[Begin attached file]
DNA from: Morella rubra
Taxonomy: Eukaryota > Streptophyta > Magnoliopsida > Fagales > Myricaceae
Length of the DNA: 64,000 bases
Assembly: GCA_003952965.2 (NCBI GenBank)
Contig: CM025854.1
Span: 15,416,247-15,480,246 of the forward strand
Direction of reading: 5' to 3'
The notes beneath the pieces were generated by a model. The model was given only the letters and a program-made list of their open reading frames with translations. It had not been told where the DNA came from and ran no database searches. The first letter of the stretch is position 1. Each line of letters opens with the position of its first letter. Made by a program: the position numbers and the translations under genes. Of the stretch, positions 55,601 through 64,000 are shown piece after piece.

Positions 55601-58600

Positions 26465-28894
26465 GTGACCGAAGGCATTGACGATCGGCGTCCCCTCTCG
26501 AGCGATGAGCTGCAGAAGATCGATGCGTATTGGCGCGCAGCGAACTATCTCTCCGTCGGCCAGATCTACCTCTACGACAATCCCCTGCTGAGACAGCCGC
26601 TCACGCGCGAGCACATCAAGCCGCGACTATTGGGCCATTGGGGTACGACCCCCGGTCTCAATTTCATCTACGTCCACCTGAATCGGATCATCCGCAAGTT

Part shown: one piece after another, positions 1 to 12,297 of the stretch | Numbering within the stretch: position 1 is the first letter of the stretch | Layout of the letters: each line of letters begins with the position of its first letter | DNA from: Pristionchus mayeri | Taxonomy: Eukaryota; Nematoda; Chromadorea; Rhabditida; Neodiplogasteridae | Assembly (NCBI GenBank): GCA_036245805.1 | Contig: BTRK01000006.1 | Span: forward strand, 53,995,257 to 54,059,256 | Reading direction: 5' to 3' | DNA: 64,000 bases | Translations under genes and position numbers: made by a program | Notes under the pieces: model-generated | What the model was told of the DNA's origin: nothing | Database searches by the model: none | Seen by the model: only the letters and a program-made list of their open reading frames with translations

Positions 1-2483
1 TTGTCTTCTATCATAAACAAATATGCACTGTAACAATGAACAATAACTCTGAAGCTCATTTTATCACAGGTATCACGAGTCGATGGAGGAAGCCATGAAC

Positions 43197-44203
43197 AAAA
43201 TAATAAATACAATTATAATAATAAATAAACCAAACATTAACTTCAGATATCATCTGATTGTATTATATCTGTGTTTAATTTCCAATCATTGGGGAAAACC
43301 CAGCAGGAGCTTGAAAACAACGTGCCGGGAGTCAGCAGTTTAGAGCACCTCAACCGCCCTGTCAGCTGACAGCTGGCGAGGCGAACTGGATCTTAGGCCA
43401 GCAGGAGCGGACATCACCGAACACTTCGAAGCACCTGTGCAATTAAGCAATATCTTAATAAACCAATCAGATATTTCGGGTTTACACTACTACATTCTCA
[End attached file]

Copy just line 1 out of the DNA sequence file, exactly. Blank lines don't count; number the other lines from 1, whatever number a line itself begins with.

DNA from: Morella rubra